Meanwhile, parental duty calls. I’m to meet my son Spencer at his school for the Year 8 presentation night. The iPhone scoreboard keeps ticking as I drive. Clarke joins Marsh and he looks solid alongside Marsh.

 

While technology has kept me going, I learn when I meet Spencer that it’s failed him. Both of our home printers have failed and he has nothing to display. Still, we take in the work of the other students as they present their work, before sneaking home to finally see some cricket via the old-fashioned medium, the TV. I arrive just in time to hear the commentators talking about not Ross Lyon, not Garry Lyon and not even Nathan Lyon. But they are talking about a LION, explaining the meaning of the one on the Sri Lankan flag. But before I can get that full story, Clarke also chases a wide one and get a nick. Not at all a captain’s shot and the commentators lament it given that they feel this wicket will become the proverbial batting paradise.

 

With Australia in a spot of bother at 4/140, I’m in a slight quandary too. I want to watch the Hawthorn-Sydney semi-final. Technology rescues me again in the form of the TV remore control’s “back” button, which allows me to switch between the two channels of my choosing.

 

Marsh goes past 200 Test runs in only his second innings while the Hawks get a break on the Swans. Hussey holds up the other end, and these two look like they’ve been batting together for years – which they have but for Western Australia.

 

As Hawthorn start taking it to Sydney Marsh and Hussey take the score along towards 200, although Hussey appears to be struggling in the oppressive humidity.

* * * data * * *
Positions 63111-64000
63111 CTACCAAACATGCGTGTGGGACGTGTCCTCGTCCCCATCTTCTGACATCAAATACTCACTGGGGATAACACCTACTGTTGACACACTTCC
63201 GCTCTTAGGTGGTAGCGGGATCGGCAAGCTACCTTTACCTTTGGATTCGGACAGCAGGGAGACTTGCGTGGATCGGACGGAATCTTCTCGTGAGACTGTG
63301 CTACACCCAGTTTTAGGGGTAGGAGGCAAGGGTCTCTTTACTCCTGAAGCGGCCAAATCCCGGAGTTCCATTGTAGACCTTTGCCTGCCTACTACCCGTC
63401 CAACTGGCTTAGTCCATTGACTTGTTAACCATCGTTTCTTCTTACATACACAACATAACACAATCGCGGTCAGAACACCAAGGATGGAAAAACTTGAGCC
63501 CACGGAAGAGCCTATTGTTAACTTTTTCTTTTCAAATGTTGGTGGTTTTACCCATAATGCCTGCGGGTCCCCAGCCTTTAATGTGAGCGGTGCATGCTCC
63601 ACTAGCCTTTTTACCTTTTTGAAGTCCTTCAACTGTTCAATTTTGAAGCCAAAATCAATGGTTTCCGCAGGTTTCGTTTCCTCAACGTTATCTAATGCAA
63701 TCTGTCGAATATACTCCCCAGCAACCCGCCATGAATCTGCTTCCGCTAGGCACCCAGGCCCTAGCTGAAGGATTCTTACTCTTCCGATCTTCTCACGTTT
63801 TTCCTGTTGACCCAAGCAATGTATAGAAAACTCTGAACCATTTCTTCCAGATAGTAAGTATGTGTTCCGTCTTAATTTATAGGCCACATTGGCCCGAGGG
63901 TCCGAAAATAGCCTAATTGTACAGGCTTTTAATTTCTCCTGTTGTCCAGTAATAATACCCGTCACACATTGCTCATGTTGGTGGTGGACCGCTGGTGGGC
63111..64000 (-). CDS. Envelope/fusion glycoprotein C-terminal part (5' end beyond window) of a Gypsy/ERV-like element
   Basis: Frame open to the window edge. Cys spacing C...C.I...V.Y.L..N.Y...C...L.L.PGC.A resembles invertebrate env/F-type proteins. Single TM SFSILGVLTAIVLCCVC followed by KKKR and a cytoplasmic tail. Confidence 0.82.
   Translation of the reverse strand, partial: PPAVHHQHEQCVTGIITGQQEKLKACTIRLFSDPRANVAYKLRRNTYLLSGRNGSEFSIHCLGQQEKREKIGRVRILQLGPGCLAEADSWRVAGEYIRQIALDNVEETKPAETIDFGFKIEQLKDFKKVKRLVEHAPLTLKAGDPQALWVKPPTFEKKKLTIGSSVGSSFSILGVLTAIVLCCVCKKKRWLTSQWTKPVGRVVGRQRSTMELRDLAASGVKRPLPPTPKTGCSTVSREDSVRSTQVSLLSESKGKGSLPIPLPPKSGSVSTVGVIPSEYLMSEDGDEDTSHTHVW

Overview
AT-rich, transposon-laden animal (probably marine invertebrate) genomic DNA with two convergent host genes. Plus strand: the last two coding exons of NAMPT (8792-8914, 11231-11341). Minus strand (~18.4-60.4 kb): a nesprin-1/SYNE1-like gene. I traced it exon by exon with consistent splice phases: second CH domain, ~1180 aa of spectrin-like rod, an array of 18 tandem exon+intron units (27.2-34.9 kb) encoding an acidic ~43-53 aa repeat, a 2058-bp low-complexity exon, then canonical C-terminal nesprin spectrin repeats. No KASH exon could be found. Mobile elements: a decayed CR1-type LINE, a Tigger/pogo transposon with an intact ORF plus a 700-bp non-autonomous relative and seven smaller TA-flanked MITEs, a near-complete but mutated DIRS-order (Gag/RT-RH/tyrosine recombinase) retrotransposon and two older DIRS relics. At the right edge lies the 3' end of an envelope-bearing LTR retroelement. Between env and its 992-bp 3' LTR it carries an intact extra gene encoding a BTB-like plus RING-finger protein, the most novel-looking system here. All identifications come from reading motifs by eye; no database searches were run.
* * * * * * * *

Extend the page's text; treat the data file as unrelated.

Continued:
But it’s Marsh who cracks first, with the score at 190, as plays Herath for spin where there is almost none and is bowled for 81.

 

With Hawthorn 40 points ahead at half-time, Haddin comes to the crease. He’s batting in the first two tests was unimpressive. But today he plays his signature slofted straight drives from the start and looks very much in command.

 

At the other end, Hussey just goes on and on. Has anyone ever won 3 consecutive Test player-of-the-match awards. (He won the award in each of the first two tests.)

 

The day ends as it inevitably would, with Hawthorn taking the semi-final, Sri Lanka taking the new ball and the umpires taking the fun out of everything by ending the day with a ‘bad light’ call. With Australia on 5/235, the honours are probably even but it feels like Australia have done well to me.

 

I like that they’ve not panicked at the fall of each wicket. The incumbent batsman has simply retaken his guard and started again. It shows composure and confidence. Granted, this is against Sri Lanka but I can’t recall such a generally even “team” temperament in the Ashes series last summer. This is borne out by the fact that Australia lost two, two and one wicket in each of the three sessions.

 

A score of close to 400 would be a reasonable result. I like Peter Siddle but I’m not sure he’ll get as much new-ball movement as Harris has. I hope he doesn’t go down the constant short-pitch barrage that he did against England. But if he bowls line and length and Copeland does likewise, the Australian attack, though steady, might not be potent enough to run through Sri Lanka’s batting card in enough time. Johnson and that other Lyon, Nathan, will have to take wickets.

An interesting day two awaits us. and it might just feature a Lyon.

 

 

About Andrew Gigacz

Well, here we are. The Bulldogs have won a flag. What do I do now?

Comments

  1. Peter Flynn says:

    N Lyon is bowling well at the minute Gigs.

    There’s runs in this SSC pitch.

  2. David Downer says:

    Would have been topped right orff in the commentary box with A.W.Greig spruiking a “Lion on the line”.

    Pina Colada almost expunged (your fault J.Butler ..my fault for you-tubeing it).

    Parma and pot Fridays not conducive to afternoon productivity. Yet more evidence the working week should cease at 1pm Friday.